Homeschooling Round Two

If you haven’t noticed, I love homeschooling and believe in the right of the parent to choose the education you want for your child. I am blessed to live close to my grandchildren and I have the privilege to be homeschooling again! It’s just one day a week, but I am looking forward to all the things we will be doing and what the children will be learning.

Last week we worked on the letter B and did all things bat related. The children made bats out of toilet paper rolls from this book and here is the link: I am Not a Toilet Paper Roll

We also counted bats and matched the numeral to the number counted, identified shapes within the bats worksheet, played an echolocation game (the children loved it!), and watched a video of the reading of Zipping, Zapping, Zooming Bats.

Have you heard about Dot Markers? They are washable, not toxic markers that have sponges on the end of them and are perfect for young students, those who have difficulty with small motor activities, or someone who doesn’t like to color. We used these and they were a huge success!

Have a great week! ~Lisa~

Happy Spring!

Today is the beginning of spring and it is my favorite time of the year. Trees are blooming, birds are singing, and school is wrapping up. I hope you and your child(ren) get a great number of opportunities to be outdoors experiencing the wonder of all that is taking place. Here are some ideas for teaching:

Go on a nature walk. Look for signs of spring; sketch plants; identify wildflowers, birds.

Go to the zoo or a farm. Going to where there are animals, and especially where your child can see baby animals. It is a great hands-on biology experience for everyone. What better way to discuss the life cycle than seeing it in person?

Enjoy the rain. The expression, “April showers bring May flowers” is especially true here in Ohio. So, if it is just a shower, with no lightning, why not let your child don on a raincoat, boots, and an umbrella? They can enjoy hearing the sounds of the water hitting the umbrella, can jump in water puddles, make mud pies, add food coloring to water puddles, blow bubbles on the sidewalk, grass, car, etc.

Plant a garden. It’s so rewarding to watch the seeds sprout and plants begin to grow. Your student can draw pictures of the various stages of plant development as well as take on some responsibility. They can water and weed the garden, and help with harvesting throughout the growing season.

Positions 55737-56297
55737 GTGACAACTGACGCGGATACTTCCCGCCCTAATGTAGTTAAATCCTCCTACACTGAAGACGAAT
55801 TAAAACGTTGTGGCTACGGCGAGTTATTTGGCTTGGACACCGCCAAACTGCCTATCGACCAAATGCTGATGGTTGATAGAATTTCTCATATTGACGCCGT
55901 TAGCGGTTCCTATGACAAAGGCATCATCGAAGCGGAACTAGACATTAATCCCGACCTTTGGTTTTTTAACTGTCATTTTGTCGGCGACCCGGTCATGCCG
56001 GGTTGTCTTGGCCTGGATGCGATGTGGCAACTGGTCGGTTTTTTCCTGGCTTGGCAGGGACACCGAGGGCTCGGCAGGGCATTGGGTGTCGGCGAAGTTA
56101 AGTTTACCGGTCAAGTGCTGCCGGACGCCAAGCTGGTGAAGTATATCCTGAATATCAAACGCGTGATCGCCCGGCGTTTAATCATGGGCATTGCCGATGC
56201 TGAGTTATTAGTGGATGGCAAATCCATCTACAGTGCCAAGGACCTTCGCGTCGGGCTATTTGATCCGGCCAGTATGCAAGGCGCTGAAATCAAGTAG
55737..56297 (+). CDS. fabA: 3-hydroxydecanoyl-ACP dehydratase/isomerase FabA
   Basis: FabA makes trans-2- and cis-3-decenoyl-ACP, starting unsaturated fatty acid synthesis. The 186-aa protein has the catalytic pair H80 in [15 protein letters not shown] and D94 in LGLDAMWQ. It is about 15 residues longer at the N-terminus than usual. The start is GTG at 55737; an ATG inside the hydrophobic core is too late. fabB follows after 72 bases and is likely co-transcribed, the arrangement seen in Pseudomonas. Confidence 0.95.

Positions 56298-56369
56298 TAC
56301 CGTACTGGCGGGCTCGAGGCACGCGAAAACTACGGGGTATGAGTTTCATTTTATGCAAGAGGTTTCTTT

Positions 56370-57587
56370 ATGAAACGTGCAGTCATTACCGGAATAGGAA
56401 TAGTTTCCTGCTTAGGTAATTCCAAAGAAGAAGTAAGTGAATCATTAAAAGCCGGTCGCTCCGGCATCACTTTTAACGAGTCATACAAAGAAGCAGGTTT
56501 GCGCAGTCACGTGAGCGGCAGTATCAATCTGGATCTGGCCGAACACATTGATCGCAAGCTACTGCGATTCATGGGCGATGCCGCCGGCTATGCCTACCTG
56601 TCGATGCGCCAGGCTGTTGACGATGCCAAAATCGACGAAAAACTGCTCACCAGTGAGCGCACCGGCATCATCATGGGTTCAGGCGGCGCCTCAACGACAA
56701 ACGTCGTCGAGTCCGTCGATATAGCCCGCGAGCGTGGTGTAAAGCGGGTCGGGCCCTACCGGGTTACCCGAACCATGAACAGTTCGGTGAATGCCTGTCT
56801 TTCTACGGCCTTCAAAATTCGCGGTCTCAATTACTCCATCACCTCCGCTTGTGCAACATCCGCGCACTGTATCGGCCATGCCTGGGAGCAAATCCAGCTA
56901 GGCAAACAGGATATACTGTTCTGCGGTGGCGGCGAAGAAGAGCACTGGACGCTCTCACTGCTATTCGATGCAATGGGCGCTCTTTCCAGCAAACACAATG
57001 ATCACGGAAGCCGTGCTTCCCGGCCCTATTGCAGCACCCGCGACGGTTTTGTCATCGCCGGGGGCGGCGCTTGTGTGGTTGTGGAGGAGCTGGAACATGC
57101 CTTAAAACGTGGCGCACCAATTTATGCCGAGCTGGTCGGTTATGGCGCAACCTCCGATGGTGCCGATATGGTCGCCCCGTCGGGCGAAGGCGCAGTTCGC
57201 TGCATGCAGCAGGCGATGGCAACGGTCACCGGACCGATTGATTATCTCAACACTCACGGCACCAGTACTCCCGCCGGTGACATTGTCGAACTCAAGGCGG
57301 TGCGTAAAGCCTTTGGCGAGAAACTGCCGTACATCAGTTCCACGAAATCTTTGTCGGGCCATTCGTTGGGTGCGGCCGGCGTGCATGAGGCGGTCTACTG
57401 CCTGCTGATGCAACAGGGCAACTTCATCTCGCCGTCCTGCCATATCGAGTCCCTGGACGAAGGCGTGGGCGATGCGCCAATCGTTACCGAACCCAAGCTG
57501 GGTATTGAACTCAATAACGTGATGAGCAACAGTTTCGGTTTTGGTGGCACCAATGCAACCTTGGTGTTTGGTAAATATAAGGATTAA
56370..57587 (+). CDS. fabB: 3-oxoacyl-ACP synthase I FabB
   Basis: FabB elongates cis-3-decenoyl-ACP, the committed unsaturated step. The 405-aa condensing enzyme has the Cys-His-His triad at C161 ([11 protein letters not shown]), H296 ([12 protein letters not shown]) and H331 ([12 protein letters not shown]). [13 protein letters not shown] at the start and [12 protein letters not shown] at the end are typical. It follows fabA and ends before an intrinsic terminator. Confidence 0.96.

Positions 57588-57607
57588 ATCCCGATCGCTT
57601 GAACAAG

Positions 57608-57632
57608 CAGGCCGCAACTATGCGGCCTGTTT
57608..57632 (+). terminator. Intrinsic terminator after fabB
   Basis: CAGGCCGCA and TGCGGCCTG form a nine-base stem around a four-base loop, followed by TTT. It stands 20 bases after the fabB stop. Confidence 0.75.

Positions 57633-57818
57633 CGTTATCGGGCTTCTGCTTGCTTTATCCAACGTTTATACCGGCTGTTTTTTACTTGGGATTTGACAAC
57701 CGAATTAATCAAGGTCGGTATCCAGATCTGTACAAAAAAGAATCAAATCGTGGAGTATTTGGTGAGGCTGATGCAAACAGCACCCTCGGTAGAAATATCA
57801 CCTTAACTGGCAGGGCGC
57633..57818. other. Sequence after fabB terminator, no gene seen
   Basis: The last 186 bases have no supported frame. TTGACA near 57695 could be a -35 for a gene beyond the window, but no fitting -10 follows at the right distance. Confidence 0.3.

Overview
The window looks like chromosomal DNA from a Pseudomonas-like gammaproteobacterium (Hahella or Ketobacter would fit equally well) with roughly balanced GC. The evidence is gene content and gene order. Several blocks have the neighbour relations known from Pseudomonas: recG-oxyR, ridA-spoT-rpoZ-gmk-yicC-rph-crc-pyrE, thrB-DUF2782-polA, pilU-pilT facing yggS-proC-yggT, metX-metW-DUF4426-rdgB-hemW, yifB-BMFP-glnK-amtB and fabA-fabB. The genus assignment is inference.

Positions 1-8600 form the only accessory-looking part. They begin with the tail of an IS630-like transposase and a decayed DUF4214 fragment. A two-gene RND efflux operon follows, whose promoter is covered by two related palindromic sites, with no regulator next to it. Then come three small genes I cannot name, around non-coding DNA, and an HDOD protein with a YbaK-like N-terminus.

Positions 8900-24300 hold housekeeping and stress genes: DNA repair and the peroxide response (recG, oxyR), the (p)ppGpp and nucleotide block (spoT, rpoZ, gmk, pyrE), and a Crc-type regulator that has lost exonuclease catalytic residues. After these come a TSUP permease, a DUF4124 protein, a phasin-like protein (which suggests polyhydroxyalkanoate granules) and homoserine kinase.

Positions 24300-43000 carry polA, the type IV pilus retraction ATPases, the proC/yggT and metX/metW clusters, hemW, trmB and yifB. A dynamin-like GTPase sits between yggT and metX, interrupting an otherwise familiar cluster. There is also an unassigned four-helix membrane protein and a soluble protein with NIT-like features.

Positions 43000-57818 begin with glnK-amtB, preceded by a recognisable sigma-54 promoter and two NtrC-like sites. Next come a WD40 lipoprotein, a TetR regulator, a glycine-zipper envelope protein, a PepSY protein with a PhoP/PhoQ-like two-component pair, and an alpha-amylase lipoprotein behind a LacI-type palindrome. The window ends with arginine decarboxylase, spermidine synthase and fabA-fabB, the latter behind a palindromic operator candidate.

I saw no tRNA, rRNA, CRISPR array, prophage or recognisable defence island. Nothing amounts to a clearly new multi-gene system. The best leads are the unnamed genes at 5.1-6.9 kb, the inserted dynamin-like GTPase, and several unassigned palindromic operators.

Have a great week! ~Lisa~

Finishing Strong with your Homeschool

Hang in there! You are so close to finishing the school year. This last couple of weeks can be some of the toughest as you near the end of school. The finish line is in sight, just keep going!

You may be seeing that you have more textbook to finish than school days. Don’t panic. Here is something to consider: Will some of these topics be covered again next year? They most likely are since the first couple of lessons typically review previous concepts. If not, then concentrate on teaching this. You can also start your school year with things you didn’t finish this year if they are foundational. Many times you will see that the lessons towards the end of the year are review of what has been learned.

Switch up your schedule. Routine can get b-o-r-i-n-g. What about instead of doing math first you start with a read aloud or a baking lesson? I like the baking lesson because you can be learning about measurement, some chemistry, and fixing breakfast. 🙂

Reflect with your son/daughter what they have accomplished this year. Did they learn to read? Was division hard for them and now it is easier?

Countdown! Make a tear away calendar so that you and your child can count down the number of days you have left. It’s motivating to see there are fewer days and a break is in sight.

Celebrate with your child! Once you finish have one big We Did It day. Pack a picnic lunch, go to the park, and finish it off with a favorite dessert. Or, do whatever is fun for your family.